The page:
iiNet are buying Internode. iiNet has spent years scouring the country to buy up any smaller ISP they could to expand it’s subscriber base. For years the company didn’t even advertise. This strategy for growth, proved to be a winning formula, growing rapidly to be the 2nd largest ISP in Australia.
Today iiNet have announced they are acquiring Internode’s 190,000 customers. Internode customers are some of the most passionate out there and have been quick to raise their concerns. Known for their high levels of customer service, gaming servers and unmetered content deals and leading the way in IPv6, Internode customers are clearly concerned the good days are coming to an end.
The acquisition of Internode will cost iiNet $105 Million and contain more than 450 employees. It’s interesting timing for the purchase given the impending transition of customers from ADSL to NBN over the next few years. The deal is scheduled for completion by February 29th, 2012.
With a high profile acquisition like this, there is bound to be some anxiety, iiNet CEO Michael Malone attempted to address this in the press release by saying Internode would continue to operate independently. Unfortunately the facts are often skipped over in people’s rush to predict the move a failure and bad for customers. He also said the two companies had similar backgrounds, similar values and similar service ethics.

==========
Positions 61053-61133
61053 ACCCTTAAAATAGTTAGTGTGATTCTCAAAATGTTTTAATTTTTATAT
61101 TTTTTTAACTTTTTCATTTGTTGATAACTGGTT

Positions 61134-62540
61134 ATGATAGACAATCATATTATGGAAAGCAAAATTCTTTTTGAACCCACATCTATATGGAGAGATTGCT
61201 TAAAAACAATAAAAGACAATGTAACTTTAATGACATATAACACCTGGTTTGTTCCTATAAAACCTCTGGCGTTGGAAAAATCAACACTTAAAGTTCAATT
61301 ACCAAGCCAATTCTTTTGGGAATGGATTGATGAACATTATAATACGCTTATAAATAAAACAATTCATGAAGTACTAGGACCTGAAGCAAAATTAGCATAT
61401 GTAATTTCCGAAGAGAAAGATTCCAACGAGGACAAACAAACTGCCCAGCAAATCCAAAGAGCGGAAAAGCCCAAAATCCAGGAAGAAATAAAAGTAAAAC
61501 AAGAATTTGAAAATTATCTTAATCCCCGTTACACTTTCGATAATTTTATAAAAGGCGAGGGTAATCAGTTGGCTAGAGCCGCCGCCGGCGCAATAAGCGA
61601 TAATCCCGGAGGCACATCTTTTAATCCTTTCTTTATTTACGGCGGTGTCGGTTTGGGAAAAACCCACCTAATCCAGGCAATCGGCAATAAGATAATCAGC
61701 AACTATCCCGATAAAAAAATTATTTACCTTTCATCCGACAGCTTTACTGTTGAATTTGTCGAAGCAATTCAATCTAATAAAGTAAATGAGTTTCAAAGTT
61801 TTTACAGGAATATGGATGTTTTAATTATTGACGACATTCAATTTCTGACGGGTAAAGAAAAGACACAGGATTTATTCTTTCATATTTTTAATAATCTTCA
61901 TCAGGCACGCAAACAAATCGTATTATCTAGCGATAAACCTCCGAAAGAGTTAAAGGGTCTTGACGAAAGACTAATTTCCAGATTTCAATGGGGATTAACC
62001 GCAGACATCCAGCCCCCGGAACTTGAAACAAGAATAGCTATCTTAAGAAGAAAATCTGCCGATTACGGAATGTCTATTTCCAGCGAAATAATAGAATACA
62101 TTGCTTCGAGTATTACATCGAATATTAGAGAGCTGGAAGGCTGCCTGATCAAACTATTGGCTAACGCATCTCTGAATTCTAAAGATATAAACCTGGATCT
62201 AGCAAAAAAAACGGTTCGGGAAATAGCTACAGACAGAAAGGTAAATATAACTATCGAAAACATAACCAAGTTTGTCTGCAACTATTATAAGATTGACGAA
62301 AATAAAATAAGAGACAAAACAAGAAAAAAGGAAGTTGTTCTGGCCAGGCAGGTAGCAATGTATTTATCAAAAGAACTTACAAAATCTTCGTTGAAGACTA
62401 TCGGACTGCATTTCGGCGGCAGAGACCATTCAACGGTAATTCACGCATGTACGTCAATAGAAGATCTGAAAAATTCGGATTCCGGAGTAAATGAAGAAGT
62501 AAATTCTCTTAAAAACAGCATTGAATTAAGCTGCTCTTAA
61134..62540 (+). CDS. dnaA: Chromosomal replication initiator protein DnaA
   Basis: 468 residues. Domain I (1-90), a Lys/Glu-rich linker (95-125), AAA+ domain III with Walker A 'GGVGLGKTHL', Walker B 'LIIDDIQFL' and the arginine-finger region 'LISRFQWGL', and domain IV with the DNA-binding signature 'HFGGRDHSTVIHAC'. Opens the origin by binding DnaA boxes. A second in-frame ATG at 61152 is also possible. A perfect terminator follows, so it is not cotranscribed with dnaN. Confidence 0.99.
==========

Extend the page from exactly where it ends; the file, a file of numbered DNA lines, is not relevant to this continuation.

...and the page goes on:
In reality, the acquisition is likely to benefit both iiNet and Internode customers as the joint infrastructure can now be shared and optimised, hardware offerings like Fetch TV and Bob along with content partnerships should now spread to both sets of customers. There is yet to be clarification around any staff redundancies that may arise as an overlap of skills across the companies.
As a previous customer of both companies, I believe there is real parallels between the two and potential for them to compete with Telstra’s Bigpond for the top spot. Competition ultimately benefits consumers with prices being driven down and features up, but reducing the number by one is unlikely to have major impacts on local competition.